In the hours after Senate Majority Leader Mitch McConnell and Republicans voted to prohibit Sen. Elizabeth Warren from speaking on the Senate floor, the Massachusetts senator took full advantage of what she knew was a moment that had energized the left -- giving new momentum to protest movements like the national women's marches that recently swept major US cities.
Warren had been debating Tuesday night the qualifications of her Senate colleague, Jeff Sessions, to be President Donald Trump's attorney general when she was cut off.
She then walked off the floor of the Senate right into a Facebook Live session on her official government account, where she read in full the 1986 letter from Coretta Scott King, the widow of Martin Luther King Jr., against Sessions' nomination for a federal judgeship at the time. Sixteen hours later, the video had been viewed more than 8 million times.
Warren quickly called into Rachel Maddow's show on MSNBC and then spoke with CNN's Don Lemon late Tuesday night. On Wednesday morning, Warren went through another round of interviews.
Even the line McConnell used to explain why Warren had been found in violation of a rule against impugning fellow senators -- "She was warned. She was given an explanation. Nevertheless, she persisted" -- has become an Internet meme.
The party's campaign arms used Warren's comments and McConnell's tactics in fundraising solicitations. Warren's House and Senate colleagues pointed to the optics of a man from the South silencing a woman, while men who followed her were able to read the letter uninterrupted.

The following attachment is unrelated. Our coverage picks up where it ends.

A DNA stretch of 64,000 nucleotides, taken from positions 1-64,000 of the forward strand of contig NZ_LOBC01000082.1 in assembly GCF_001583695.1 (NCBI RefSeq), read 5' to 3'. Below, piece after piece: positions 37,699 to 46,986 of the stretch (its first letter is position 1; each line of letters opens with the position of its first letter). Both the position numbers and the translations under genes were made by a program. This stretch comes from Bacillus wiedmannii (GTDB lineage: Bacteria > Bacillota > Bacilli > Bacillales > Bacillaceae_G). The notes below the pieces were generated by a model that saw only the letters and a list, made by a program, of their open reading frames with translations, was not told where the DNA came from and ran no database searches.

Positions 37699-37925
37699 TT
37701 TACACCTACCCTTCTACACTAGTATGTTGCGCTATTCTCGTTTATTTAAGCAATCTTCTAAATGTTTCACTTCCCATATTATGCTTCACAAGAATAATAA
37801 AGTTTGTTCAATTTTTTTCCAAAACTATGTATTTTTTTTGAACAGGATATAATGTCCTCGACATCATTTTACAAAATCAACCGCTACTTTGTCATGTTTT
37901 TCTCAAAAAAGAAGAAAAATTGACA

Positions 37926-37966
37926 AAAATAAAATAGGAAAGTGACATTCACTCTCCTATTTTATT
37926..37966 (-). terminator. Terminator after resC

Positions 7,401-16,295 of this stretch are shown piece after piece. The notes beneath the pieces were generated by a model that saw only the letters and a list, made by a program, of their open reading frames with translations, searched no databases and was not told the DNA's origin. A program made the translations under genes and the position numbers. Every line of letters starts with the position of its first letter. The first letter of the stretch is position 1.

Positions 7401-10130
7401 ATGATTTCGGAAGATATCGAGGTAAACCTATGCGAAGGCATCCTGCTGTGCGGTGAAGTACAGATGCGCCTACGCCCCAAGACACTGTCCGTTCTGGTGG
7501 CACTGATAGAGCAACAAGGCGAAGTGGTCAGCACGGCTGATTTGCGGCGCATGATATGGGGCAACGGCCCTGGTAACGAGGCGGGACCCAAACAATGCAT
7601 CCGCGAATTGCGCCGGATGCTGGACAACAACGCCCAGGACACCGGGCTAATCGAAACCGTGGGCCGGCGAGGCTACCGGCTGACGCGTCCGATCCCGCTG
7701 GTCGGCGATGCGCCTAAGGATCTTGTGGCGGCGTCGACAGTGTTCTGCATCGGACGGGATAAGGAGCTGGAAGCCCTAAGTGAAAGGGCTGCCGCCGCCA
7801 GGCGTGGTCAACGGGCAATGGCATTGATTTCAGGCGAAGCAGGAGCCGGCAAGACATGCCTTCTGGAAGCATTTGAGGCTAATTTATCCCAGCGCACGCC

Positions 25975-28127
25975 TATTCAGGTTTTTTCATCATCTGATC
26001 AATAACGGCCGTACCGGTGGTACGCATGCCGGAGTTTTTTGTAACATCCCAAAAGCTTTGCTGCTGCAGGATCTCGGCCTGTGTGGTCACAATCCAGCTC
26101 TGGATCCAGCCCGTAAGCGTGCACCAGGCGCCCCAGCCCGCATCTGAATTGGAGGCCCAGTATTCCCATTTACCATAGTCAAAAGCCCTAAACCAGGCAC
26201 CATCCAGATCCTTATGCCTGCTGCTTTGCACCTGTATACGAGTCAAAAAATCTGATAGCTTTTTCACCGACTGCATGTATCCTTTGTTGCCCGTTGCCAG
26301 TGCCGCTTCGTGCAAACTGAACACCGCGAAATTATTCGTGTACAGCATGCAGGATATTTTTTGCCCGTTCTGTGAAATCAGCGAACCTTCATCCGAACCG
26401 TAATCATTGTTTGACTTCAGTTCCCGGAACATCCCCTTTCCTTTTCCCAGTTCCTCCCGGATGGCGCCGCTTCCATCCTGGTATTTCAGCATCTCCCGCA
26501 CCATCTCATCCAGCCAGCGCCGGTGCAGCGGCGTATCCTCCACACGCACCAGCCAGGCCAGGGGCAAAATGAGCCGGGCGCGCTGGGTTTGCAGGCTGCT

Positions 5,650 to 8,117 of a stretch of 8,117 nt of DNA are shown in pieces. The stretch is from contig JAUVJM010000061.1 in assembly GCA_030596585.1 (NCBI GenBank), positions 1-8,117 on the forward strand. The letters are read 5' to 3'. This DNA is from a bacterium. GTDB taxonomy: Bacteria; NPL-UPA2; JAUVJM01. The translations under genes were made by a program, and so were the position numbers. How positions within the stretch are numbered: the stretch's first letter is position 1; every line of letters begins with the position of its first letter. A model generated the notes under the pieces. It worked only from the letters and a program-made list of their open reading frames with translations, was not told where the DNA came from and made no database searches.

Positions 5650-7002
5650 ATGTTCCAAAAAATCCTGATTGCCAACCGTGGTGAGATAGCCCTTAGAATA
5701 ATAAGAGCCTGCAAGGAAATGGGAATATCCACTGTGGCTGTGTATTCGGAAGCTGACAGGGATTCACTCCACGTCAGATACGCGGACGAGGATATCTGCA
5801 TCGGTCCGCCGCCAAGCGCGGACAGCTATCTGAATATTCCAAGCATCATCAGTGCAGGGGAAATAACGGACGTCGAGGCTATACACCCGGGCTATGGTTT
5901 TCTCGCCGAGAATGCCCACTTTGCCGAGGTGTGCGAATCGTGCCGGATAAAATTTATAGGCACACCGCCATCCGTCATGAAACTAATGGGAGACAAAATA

House Democratic leader Nancy Pelosi told reporters that Warren had begun her criticism of Sessions by reading from the 1986 comments of Sen. Ted Kennedy, a liberal icon.
"I guess if a man says it, you don't get the words taken out. If a woman says it, you probably do," Pelosi said.
Emily's List, which raises money for Democratic candidates, released a new video titled "She Persists" Wednesday afternoon, highlighting Senate Democratic women grilling Trump's Cabinet nominees.
"Mitch McConnell saw last night what we've known for a long time -- that when you try to silence Elizabeth Warren, you'd better believe she won't back down," said Emily's List President Stephanie Schriock.
For the left, Warren's defiance captures some of the energy that's been roiling since women's marches swept major cities protesting Trump's inauguration last month.
On Twitter, #LetLizSpeak immediately trended, and on Wednesday, the trending hashtag was #ShePersisted.
All around her, the Democratic base rallied -- ignoring the possibility that McConnell, a shrewd Senate strategist, was intentionally elevating Warren to become the face of Democrats' Trump opposition out of a belief her appeal beyond the liberal base is limited.
For Republicans, the decision to silence Warren carries the benefit of making the already controversial vote to confirm Sessions more about the Massachusetts senator and McConnell's actions, potentially taking some of the heat off the nominee.
Republicans knew the Alabama senator had been grilled during his confirmation hearings by Democrats, who also regularly criticized him on social media and at public events. When Republican leaders stepped in to cut Warren off, they did it part because they feared more Democrats were about to take the floor, GOP leadership aides told CNN.
Warren's moment carried power on the left in part because it united elements of a party that has been split -- largely by the Hillary Clinton vs. Bernie Sanders 2016 Democratic presidential primary -- for a long time.
Both Clinton and Sanders weighed in, supporting Warren.
Clinton cited McConnell's comment that Warren "persisted" and added: "So must we all."
Sanders tweeted that Warren was criticized by Republicans because of her gender, writing: "When I read the same letter as @SenWarren, no one prevented me from speaking. Sen. McConnell owes Sen. Warren an apology. #LetLizSpeak"
Sanders also played up the moment on the Senate floor.
"I want the American people to make a decision whether or not we should be able to look at Sen. Sessions' record and be able to hear from one of the heroines of the civil rights movement," he said.
When asked by CNN if she deserved an apology, Warren turned it back on the Senate majority leader.
"This is up to Sen. McConnell," Warren said. "He's the one who shut me up."